Brookhaven leads various technical coordination efforts for the upgrade of the ATLAS detector, including constructing the new silicon tracker, liquid argon electronics, and the new muon chambers.
Brookhaven also contributes to the commissioning and future upgrade of the LHC itself in two areas: accelerator physics and superconducting magnets. This work is carried out as part of the U.S. LHC Accelerator Research Program (LARP) in collaboration with Fermilab, Lawrence Berkeley National Lab, and the Stanford Linear Accelerator Center. The ultimate goal of the upgrade program is to increase the rate and efficiency of particle collisions, a measure known as luminosity.
Much of the work for the U.S. LHC Accelerator Research Program uses Brookhaven's Relativistic Heavy Ion Collider (RHIC) as a "test bed" for the beam-based development of devices destined for the LHC. The LHC tune and chromaticity feedback hardware and algorithms, for example, were developed through collaboration between LARP and CERN in the RHIC collider. LARP will continue to perform R&D aimed at supporting LHC upgrades that strive to increase the LHC luminosity even further. For example, if "electron lenses" can be validated in action in RHIC, they may be used to combat the fundamental nonlinear disruptions caused by the beam-beam effect in both colliders. BNL is also taking a leading role in an international collaboration to develop "crab cavities," which, if successful, will allow proton bunches to collide (slightly) sideways as they pass through the collision points in the LHC, increasing luminosity while also allowing larger crossing angles to further minimize the damage done by the beam-beam effect.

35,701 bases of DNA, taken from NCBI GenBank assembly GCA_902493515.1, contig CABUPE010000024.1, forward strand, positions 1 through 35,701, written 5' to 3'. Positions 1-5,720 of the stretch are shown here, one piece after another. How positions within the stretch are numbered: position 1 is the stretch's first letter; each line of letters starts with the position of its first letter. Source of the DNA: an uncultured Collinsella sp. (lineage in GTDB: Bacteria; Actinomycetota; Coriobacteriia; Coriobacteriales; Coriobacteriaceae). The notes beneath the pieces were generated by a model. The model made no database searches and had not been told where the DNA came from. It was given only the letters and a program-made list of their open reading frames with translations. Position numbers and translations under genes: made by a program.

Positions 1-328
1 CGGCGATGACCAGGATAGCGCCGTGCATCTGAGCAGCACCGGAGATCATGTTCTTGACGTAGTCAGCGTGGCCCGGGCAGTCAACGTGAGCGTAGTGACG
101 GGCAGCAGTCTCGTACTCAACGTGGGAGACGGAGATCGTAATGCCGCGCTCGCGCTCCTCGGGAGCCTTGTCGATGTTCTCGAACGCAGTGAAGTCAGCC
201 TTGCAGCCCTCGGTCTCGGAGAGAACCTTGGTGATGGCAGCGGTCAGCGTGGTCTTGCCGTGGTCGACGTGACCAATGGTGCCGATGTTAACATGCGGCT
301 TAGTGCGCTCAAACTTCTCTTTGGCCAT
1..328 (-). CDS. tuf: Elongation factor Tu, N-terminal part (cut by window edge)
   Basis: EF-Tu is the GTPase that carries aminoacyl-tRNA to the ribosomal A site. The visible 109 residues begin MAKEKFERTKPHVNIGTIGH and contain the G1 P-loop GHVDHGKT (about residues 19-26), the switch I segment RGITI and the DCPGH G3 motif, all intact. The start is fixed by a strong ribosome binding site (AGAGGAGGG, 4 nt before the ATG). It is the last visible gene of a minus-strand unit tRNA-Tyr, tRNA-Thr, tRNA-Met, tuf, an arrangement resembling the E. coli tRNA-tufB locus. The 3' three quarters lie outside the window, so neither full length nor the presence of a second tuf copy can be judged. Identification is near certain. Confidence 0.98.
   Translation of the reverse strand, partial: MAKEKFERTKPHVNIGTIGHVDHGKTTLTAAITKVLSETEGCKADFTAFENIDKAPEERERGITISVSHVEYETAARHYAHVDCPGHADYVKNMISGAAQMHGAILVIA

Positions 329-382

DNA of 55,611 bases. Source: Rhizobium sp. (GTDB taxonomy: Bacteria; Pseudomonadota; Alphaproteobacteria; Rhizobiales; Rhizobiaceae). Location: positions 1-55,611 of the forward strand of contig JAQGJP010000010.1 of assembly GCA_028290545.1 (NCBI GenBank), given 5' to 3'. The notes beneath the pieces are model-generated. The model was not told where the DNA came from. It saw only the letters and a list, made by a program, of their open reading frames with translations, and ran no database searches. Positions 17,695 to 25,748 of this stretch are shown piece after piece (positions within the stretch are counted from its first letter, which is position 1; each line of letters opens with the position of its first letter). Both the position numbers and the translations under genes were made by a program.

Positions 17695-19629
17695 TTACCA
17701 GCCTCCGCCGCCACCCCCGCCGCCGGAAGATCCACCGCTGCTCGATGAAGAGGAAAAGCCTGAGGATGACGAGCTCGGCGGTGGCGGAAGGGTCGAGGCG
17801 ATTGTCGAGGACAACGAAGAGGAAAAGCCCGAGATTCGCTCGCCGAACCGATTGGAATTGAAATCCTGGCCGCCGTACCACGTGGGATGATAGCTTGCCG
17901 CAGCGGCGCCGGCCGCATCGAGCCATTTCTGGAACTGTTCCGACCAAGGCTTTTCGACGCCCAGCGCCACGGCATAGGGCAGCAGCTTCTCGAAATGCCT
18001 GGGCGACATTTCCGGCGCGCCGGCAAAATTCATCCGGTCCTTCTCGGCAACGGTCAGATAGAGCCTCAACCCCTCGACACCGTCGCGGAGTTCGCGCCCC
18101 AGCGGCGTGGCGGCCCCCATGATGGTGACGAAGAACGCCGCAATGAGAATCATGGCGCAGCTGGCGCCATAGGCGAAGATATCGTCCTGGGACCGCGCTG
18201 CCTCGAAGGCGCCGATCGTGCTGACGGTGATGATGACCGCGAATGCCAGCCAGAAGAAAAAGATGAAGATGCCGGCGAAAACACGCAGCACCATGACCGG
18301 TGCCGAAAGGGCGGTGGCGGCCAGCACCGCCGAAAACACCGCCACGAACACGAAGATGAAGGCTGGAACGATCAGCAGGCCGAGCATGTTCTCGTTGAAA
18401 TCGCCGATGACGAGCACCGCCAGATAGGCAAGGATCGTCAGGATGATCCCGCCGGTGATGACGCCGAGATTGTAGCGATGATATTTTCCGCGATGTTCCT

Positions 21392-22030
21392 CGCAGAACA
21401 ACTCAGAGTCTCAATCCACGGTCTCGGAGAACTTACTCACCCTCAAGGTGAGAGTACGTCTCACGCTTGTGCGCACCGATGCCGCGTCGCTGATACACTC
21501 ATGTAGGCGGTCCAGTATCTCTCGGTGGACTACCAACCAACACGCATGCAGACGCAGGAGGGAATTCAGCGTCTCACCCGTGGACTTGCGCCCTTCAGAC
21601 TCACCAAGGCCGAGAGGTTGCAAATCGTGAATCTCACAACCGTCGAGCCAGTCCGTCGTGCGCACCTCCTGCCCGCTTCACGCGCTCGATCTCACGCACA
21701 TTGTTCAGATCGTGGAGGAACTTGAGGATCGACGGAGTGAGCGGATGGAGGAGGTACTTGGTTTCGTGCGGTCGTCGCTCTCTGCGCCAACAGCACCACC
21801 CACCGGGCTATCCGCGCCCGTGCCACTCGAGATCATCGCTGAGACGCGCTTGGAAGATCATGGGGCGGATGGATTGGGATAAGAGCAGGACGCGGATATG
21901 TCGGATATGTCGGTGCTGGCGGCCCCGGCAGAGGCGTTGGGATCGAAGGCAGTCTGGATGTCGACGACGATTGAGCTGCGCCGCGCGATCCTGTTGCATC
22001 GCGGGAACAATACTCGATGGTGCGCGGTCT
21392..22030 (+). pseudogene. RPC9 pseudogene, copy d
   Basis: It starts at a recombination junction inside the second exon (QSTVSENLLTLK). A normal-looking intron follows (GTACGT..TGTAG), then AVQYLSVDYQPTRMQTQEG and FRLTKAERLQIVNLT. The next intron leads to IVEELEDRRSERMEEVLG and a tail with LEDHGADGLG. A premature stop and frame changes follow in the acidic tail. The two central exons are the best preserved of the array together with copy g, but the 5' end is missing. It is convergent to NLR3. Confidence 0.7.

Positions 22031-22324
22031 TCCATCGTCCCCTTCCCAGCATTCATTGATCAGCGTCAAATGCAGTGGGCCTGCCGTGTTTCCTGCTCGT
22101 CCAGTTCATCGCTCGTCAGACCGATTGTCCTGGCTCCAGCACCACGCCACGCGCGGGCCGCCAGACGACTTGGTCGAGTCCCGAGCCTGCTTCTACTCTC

CERN plans to upgrade the LHC in two phases. During Phase 1, scheduled for 2013, the dipoles located nearest ATLAS and CMS will be replaced with larger-aperture magnets. A proposal to use the design of the RHIC DX dipole, slightly modified, is now being written. For Phase 2, scheduled for 2017, BNL is working with Fermilab and Berkeley to develop superconducting quadrupoles made with a higher-performing superconductor, Nb3Sn, to replace the existing NbTi superconducting quadrupoles that focus the beam just prior to collisions. (See related story.)